If you do have leftover paint, you can store it in an airtight container in the refrigerator for a few days or more. Be sure it is not too thick when you go to store it, then add a little water on top without stirring before you put it in the fridge. When you need to use it again, stir well and add a bit more water if necessary.

Our paint contains no preservatives, which is why gelling might occur. Some other paints on the market claim to be real milk paint, but they contain synthetic extenders that will allow a mixed batch to last longer without gelling. But, even with those paints containing synthetic extenders, you will find you get your best results when applying freshly-mixed paint.

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HOW CAN I REMOVE MILK PAINT?

Most modern strippers won't touch Milk Paint. There is a Behlen Masters product, however - P.D.E. paint remover that will remove it. It comes in one pound cans of powder that you mix with water to form a paste. It is the only method of removing milk paint that we know of other than alot of elbow grease and sanding. You can order Behlen's P.D.E. through us or you may be able to find it locally through a distributor who carries Behlen products.

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HELP! I APPLIED THE ACRIGLAZE AND IT HAS TURNED A MILKY WHITE!

This will happen with any water-borne acrylic, including the Acriglaze Matte Finish, under one of the following conditions: it is either too humid where you are applying the finish, or, it has been applied too thickly. What happens is that the top layer of the finish dries quickly, trapping moisture underneath, resulting in a whitish, cloudy, or milky appearance. Sometimes this will clear over time, even a matter of several days, but if it doesn't your only option is to sand through the finish and reapply- under dryer conditions and in a thinner coat. Two thin coats are more desirable than one thick coat.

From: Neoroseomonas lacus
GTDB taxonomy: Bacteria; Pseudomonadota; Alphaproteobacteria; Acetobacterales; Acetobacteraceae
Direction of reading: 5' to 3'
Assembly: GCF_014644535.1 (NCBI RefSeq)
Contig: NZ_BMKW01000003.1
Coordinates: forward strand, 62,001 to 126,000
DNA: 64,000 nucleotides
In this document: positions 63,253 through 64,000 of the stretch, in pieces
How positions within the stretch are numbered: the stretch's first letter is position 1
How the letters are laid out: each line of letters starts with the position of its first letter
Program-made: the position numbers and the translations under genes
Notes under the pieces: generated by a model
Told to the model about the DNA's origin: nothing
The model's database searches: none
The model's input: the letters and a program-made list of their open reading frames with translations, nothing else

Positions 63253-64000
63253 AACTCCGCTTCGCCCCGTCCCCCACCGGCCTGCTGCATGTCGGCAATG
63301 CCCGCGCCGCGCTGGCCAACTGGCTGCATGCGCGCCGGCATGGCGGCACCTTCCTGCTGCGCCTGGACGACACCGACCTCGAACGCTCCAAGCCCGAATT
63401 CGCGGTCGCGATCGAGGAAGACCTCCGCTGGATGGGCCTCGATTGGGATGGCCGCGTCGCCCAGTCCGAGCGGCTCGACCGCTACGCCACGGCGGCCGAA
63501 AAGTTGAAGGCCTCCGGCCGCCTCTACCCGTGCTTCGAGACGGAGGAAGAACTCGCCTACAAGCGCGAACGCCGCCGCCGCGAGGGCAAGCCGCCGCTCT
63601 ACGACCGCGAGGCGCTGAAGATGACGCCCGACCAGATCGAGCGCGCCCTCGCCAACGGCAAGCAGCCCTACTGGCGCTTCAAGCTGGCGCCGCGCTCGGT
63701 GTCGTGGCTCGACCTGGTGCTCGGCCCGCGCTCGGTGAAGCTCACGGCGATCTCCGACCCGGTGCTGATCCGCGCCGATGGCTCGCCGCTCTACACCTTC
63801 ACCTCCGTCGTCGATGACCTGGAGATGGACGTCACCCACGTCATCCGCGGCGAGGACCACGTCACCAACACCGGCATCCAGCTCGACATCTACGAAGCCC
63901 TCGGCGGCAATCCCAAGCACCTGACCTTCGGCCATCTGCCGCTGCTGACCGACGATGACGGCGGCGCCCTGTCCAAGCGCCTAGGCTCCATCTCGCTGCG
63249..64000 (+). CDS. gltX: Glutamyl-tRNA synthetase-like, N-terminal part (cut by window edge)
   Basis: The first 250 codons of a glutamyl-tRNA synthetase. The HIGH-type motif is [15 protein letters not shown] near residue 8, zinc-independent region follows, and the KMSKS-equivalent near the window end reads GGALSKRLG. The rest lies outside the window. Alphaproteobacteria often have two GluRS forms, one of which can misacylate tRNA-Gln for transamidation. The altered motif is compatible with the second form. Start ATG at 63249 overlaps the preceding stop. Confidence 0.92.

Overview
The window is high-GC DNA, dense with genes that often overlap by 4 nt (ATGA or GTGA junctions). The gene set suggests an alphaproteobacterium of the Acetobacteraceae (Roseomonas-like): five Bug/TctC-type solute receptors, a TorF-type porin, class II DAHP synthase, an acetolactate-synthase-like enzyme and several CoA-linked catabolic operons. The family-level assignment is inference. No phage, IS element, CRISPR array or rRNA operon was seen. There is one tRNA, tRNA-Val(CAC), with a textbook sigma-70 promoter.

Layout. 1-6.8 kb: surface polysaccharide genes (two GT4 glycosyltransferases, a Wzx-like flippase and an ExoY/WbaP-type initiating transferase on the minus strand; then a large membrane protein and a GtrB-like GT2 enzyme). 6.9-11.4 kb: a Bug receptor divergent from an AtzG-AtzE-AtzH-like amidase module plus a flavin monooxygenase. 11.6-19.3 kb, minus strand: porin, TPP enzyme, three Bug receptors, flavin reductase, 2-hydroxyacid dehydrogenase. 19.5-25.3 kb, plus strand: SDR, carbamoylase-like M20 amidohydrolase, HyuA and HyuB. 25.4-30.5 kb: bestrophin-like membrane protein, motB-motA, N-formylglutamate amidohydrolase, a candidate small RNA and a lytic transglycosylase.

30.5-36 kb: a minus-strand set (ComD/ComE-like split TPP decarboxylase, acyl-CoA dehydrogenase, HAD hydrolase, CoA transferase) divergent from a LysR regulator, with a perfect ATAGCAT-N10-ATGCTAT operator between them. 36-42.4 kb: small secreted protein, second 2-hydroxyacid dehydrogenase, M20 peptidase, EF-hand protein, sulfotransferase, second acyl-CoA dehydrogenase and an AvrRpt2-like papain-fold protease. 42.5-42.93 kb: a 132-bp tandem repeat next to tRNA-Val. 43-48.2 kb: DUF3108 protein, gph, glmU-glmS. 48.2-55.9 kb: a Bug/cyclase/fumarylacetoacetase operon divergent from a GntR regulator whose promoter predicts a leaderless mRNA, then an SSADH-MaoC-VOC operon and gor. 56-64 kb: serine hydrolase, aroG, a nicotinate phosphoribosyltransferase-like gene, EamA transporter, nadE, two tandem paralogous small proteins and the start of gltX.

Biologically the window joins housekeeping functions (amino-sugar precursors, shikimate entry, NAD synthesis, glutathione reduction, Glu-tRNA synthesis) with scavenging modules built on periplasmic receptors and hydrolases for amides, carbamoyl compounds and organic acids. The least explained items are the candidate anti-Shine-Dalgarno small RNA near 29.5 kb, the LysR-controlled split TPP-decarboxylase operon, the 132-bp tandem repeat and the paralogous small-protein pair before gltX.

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HOW DO I ACHIEVE A WORN OR DISTRESSED LOOK?

Many of our customers (such as Pennsylvania Folk, in our Gallery) have far more experience than we do ourselves in various finishing and distressing techniques. Many such practices can be done with Milk Paint (rolling, sponging, ragging, graining, etc.) and there are many books available on decorative painting such as this. Our best advice is to mix up a little paint, get a piece of scrap, and experiment!

If you wish to paint multiple layers of different colors and sand through the edges to expose the underneath color, one tip is to wipe off an edge or corner with a rag while the top layer is still wet. This will save a little effort in sanding once dry, although you'll probably still want to go at it with a little touch-up sanding as well.

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IS MILK PAINT SAFE TO USE ON CHILDREN'S TOYS?

Our genuine Milk Paint is environmentally safe and non-toxic, and considered safe for children's furniture and toys.

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The Old Fashioned Milk Paint Co., Inc.
Chemically safe Historic Paints since 1974
436 Main Street, Groton, Massachusetts 01450

Toll Free Order Line (866) 350-6455, Customer Service (978) 448-6336, Fax (978) 448-2754